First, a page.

BT: It comes from everywhere. The O ¡Tierra, espérame! came from reading Pablo Neruda. I decided I wanted a drink that kind of tasted like that poem— that sounds a little weird, but the inspiration came out of that. Otherwise, just research, researching where a drink came from, why I made it— I made the Cielo Azul on the 41st anniversary of the recording of "Blue Sky." I'm a huge Allman Brothers fan, but it's also a riff on an Aviation, and it's also, you know, I wanted to make something that reflected the jewel blue skies outside in the fall. Most of the time the drink and the name kind of happen in tandem. Most of the drinks I make are heavily, heavily researched beforehand, so while I'm doing that research, I'm reading about culture and everything else, so it's kind of an organic process.
Another cocktail came out of the Vieux Carre, which is a really peculiar drink. It's a classic cocktail, and I wanted to refine it and make it distinctly Latin American. It's called El Moderno. I wanted to name it "the hipster"— Vieux Carre means Old Square, and this is the the new, modern interpretation of the Old Square.
Why is it important to make your own ciders and syrups?
HS: For us, it's just like in the kitchen— we try to make everything here. 95% of the stuff gets made here in house. From day one in here, we've always made everything, just like it's an extension of the kitchen. Orgeat, hibiscus bitters, cola syrup, ginger beer. Really, we control the flavor that we want that way. If you buy something, it has the flavor that person wanted to put in there. We make something, it has the flavor we want.
Do you have an opinion on the bartender vs mixologist debate?
BT: I think it's a compliment to be called a mixologist, but, you know, I do this because I'm a bartender, and I just try to make really delicious stuff. I think the term mixologist is overused and a little banal; I just like being called a bartender, because that's what I do.
What's your favorite drink on the menu?
BT: The O ¡Tierra, espérame!— I probably spent 30 or 40 hours researching the drink before I ever touched a bottle of liquor. I love sherry, and I think that everybody should drink sherry, so I knew I wanted to make a sherry drink. When I came here, I felt really confined and restricted to making drinks that were intrinsically Latin America, just because it was a little foreign, but as I started learning more, it opened up my creativity. There's this view of this world that, especially in cocktail culture, is kind of resigned to margaritas, pisco sours, and sangria. I'm trying to expand it, to make it something else and evolve the whole concept of what we're doing into something that is not only Latin American but also Pura Vida.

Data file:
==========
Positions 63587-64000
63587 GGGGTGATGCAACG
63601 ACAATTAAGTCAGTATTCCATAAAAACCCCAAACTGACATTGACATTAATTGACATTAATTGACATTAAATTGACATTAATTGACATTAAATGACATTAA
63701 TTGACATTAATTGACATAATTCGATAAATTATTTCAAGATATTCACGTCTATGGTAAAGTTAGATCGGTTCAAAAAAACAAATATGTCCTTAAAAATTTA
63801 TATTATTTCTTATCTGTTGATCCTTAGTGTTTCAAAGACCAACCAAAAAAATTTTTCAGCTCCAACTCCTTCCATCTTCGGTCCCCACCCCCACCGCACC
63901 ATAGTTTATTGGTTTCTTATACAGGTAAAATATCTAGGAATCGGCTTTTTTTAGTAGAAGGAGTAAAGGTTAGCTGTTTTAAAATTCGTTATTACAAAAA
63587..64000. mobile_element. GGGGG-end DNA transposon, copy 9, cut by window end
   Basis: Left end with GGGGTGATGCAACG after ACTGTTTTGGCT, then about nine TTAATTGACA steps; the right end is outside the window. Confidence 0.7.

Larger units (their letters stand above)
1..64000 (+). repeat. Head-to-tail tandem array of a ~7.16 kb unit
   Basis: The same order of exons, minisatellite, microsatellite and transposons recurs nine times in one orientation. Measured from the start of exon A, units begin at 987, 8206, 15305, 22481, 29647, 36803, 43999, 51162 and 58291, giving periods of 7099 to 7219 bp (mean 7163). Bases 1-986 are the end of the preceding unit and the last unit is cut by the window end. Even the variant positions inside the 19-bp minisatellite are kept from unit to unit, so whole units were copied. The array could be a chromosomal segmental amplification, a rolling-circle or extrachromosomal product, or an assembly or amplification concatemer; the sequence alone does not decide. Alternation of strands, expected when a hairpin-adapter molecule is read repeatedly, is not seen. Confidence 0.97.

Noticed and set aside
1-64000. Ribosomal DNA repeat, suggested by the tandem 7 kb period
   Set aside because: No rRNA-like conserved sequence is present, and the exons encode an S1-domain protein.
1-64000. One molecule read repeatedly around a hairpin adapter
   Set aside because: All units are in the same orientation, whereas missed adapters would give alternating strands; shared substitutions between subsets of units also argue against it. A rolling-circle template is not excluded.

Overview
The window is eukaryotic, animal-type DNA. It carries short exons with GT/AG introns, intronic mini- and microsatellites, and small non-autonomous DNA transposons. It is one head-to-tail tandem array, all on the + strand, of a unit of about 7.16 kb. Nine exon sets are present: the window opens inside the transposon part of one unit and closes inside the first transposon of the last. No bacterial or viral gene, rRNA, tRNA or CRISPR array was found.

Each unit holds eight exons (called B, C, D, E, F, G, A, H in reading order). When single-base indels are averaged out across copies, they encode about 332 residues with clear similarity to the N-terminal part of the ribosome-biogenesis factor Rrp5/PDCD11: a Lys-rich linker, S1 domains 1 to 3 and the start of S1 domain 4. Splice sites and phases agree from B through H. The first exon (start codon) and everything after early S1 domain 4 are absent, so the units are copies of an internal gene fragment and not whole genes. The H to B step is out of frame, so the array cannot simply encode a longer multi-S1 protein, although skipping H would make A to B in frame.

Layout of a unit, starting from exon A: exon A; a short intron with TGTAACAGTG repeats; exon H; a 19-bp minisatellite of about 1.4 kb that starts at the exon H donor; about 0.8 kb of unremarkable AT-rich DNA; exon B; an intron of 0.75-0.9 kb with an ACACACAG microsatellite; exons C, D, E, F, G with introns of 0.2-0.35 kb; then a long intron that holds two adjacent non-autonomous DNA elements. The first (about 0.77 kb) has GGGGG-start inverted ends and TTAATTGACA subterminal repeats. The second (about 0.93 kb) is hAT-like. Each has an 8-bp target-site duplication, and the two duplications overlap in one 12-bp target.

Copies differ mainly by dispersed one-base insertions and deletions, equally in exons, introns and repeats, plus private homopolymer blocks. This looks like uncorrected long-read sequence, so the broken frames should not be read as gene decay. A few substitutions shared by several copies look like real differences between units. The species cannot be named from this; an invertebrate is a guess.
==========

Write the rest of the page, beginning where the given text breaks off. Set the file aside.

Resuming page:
How do you feel about the cocktail scene in Atlanta?
BT: I love every single part of it. There are some great cocktail bars, obviously, in Buckhead, you've got Holeman & Finch, you've got Tom McGuire who's doing great stuff, but I wish that more restaurants and food reviewers would hold bartenders and mixologists up to the same standards that they would a chef, because that's the way that the culture going to promote itself. There's one restaurant that just opened and the food menu looks amazing, but the drinks suck. The first six or so use flavored vodkas. I think it's because food critics aren't necessarily willing to look at cocktails in the same way that they do food, and chefs won't necessarily hire someone who's culinary behind a bar, they want someone who's fast and who's going to make a lot of money. What Atlanta needs to become is a place where you can go into any little hole in the wall and get a well-crafted, well-thought out cocktail. On the other hand, there are so many cocktails, and not everybody is going to appreciate every drink that you make. You have to be accessible, because people are scared to order drinks if they don't know what's in them, but there are drinks for those people too. There's actually only one tequila drink on our menu, which isn't something that I planned, but it happened, and when it did, it made sense. Tequila in Latin American restaurants is like vodka, and there are so many better, more complex things that I can tell people about instead. I was trying to do something different, out of the box, but also approachable.